Widely known simply as "Boris",[338] Johnson has attracted a variety of nicknames, including "BoJo", a portmanteau of his forename and surname.[339] Biographer Sonia Purnell described his public persona as "brand Boris", noting that he developed it while at Oxford University.[340] Max Hastings referred to this public image as a "façade resembling that of P. G. Wodehouse's Gussie Fink-Nottle, allied to wit, charm, brilliance and startling flashes of instability",[341] while political scientist Andrew Crines stated that Johnson had created "the character of a likable and trustworthy individual with strong intellectual capital".[342] Private Eye editor Ian Hislop has defined him as "Beano Boris" due to his perceived comical nature, saying: "He's our Berlusconi ... He's the only feel-good politician we have, everyone else is too busy being responsible."[343]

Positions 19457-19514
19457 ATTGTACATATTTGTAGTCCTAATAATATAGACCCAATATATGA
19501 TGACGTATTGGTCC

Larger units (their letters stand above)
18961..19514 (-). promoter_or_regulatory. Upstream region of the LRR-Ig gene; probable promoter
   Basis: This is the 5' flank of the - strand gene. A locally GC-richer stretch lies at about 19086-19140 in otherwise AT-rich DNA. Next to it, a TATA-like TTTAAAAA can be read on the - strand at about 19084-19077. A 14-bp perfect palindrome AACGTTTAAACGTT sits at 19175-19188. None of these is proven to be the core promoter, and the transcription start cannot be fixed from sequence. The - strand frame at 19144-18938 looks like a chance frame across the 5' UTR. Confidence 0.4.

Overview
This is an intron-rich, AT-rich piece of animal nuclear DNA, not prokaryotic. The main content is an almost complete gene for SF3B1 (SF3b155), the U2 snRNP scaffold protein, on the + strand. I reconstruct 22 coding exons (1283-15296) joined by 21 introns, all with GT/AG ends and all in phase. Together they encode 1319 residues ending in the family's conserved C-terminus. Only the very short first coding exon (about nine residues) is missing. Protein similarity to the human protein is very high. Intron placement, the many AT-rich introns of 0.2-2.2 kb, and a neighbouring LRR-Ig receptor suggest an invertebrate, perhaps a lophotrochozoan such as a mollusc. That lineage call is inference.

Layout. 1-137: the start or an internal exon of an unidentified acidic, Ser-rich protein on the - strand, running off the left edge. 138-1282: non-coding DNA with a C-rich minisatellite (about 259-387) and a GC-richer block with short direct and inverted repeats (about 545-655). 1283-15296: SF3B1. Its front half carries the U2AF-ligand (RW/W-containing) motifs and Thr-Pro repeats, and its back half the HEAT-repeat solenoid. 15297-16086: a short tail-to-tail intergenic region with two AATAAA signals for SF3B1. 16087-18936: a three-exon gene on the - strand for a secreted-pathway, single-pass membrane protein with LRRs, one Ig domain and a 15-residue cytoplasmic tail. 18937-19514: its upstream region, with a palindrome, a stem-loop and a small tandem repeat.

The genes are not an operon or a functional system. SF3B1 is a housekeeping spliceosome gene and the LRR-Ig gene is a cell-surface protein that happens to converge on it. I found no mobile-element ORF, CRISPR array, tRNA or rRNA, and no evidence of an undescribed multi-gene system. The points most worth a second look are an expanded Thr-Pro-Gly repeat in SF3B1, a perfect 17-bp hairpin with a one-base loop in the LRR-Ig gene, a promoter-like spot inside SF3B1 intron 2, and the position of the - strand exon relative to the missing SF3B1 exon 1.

Johnson purposely cultivates a "semi-shambolic look",[344] for instance by specifically ruffling his hair in a certain way for when he makes public appearances.[345] Purnell described him as "a manic self-promoter" who filled his life with "fun and jokes".[346] Described by Crines as "a joker",[342] Johnson has stated that "humour is a utensil that you can use to sugar the pill and to get important points across."[346] Purnell noted that colleagues regularly expressed the view that Johnson used people to advance his own interests,[347] with Gimson noting that Johnson was "one of the great flatterers of our times".[348] Purnell noted that he deflected serious questions using "a little humour and a good deal of bravado".[349] According to Gimson, Johnson was "a humane man" who "could also be staggeringly inconsiderate of others" when focusing upon his own interests.[350] Gimson also noted that Johnson has "an excessive desire to be liked".[351]

Johnson in 2016